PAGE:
Dr. Seuss holds the unique honor of being the very first person in recorded history to call someone a “nerd.” He slipped the word into his book If I Ran the Zoo, in which a character promises to bring a “nerd” back from Ka-Troo. The use is a bit different, but it’s been theorized the Seuss’s made-up word may have been adapted into the insult we use today.
Seuss is behind another slang word: “crunk.” Years before L’il John, in his book Marvin K. Mooney, Will You Please Go Now, Seuss wrote in a suggestion that his character could “go in a Crunk-Car, if you wish.”
Seuss’s Crunk-Car is a massive steam-powered machine with legs, so it’s probably just a coincidence that “crunk” later got worked into hip hop. Still, he’ll always hold the distinction of being the first to put those five letters together on paper.
3The First Draft Of Hop On Pop Taught Kids How To Say ‘Contraceptive’
By the time Seuss wrote Hop On Pop, his editors, he believed, would publish anything he wrote. Seuss decided to test his theory out and slipped a family unfriendly line into his manuscript:
“When I read I am smart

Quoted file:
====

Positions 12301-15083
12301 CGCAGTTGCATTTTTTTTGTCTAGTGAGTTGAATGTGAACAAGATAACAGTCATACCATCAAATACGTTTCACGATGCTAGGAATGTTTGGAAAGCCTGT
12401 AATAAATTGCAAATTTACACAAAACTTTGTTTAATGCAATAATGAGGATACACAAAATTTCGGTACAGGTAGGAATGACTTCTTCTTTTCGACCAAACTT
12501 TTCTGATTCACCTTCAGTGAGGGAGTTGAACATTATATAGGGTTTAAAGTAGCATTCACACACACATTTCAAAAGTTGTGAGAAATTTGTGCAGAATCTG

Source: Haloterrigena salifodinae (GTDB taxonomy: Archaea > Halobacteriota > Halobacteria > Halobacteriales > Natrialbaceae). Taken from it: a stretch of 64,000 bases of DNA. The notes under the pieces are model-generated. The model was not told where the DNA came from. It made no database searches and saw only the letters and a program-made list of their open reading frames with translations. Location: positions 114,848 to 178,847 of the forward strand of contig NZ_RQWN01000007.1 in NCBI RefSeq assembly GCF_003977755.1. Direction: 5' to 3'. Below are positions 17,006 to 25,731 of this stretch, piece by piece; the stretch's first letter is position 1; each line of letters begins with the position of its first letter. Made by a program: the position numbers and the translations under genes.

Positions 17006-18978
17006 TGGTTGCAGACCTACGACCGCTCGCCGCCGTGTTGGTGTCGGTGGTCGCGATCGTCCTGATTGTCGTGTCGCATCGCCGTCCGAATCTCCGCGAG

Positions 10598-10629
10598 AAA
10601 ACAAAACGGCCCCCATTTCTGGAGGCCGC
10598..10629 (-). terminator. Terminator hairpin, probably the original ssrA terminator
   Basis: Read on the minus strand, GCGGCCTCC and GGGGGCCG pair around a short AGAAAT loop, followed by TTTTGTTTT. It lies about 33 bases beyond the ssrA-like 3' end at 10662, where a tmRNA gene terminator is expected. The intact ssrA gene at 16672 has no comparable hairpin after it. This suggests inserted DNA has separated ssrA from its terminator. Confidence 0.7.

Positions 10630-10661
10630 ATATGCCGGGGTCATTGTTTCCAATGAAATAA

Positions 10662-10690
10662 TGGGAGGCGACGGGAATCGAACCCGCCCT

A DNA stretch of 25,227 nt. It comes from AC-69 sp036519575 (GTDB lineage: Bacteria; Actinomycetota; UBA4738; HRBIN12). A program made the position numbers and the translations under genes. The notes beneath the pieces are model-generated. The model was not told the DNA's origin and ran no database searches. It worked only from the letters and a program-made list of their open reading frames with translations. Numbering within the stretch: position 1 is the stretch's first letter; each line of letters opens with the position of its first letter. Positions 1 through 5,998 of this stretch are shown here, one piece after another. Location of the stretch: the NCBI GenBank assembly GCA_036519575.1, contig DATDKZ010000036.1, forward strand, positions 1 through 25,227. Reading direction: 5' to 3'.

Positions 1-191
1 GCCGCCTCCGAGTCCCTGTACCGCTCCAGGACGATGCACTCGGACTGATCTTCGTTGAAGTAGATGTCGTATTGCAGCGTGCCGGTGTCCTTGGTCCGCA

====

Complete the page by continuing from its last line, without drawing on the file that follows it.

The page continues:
I always cut whole words apart,
Con Stan Tin O Ple, Tim Buk Too
Con Tra Cep Tive, Kan Ga Roo.”
As it turned out, his editor was reading his work. He got an angry call back shortly after, and the word “contraceptive” was cut from the final draft.
2He Was Afraid Of Children
Seuss made his mark as a children’s entertainer, but he never had any kids of his own. “You make ‘em,” he once said, “I amuse ‘em.” Children, he told reporters, made him uncomfortable. “In mass, they terrify me.”
Though he didn’t have any children of his own, he second wife had children before they were married. Her daughter said that Seuss, on his bad days, was “The Grinch”—and Seuss agreed. Seuss based The Grinch on himself, getting the idea after looking at himself in the mirror after Christmas. He even drove a car with a “GRINCH” license plate.
1He Cheated On His Wife While She Had Cancer
Seuss’s wife Helen was the reason he became an artist. In university, she encouraged him not to settle for a safe career as a teacher and pushed him to chase his dreams as a cartoonist and writer.
Later in life, though, Seuss cheated on her—while she was dying of cancer. With his wife on the throes of death, Seuss slipped out of the house with a younger woman, Audrey Stone Dimond, a longtime friend of both the man and his wife.
When Helen found out, she was heartbroken. The pain was too much for her to bear—and, in the anguish, she took her own life. Within a year, he married his mistress, and stayed with her until he died.